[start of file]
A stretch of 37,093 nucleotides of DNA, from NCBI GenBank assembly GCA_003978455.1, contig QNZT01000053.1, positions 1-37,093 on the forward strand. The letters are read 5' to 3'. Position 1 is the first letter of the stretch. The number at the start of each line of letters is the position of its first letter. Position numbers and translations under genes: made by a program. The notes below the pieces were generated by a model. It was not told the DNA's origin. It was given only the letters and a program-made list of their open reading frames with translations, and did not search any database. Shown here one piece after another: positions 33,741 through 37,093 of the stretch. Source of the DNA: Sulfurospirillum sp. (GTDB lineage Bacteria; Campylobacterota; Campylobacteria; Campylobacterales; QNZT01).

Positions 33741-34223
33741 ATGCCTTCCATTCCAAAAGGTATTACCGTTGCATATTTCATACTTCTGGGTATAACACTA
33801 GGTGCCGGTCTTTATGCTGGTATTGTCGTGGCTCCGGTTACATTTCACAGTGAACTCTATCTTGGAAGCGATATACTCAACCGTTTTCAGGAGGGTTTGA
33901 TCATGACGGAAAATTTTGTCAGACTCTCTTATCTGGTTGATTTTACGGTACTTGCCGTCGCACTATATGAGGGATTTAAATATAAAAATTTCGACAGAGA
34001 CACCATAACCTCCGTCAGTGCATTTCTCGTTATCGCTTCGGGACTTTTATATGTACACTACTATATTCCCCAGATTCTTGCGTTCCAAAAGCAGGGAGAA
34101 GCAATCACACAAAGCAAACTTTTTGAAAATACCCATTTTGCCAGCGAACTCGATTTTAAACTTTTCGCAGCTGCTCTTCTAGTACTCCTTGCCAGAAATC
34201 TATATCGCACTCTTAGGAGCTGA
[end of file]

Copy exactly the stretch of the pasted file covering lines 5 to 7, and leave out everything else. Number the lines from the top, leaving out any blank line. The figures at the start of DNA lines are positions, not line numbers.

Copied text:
33901 TCATGACGGAAAATTTTGTCAGACTCTCTTATCTGGTTGATTTTACGGTACTTGCCGTCGCACTATATGAGGGATTTAAATATAAAAATTTCGACAGAGA
34001 CACCATAACCTCCGTCAGTGCATTTCTCGTTATCGCTTCGGGACTTTTATATGTACACTACTATATTCCCCAGATTCTTGCGTTCCAAAAGCAGGGAGAA
34101 GCAATCACACAAAGCAAACTTTTTGAAAATACCCATTTTGCCAGCGAACTCGATTTTAAACTTTTCGCAGCTGCTCTTCTAGTACTCCTTGCCAGAAATC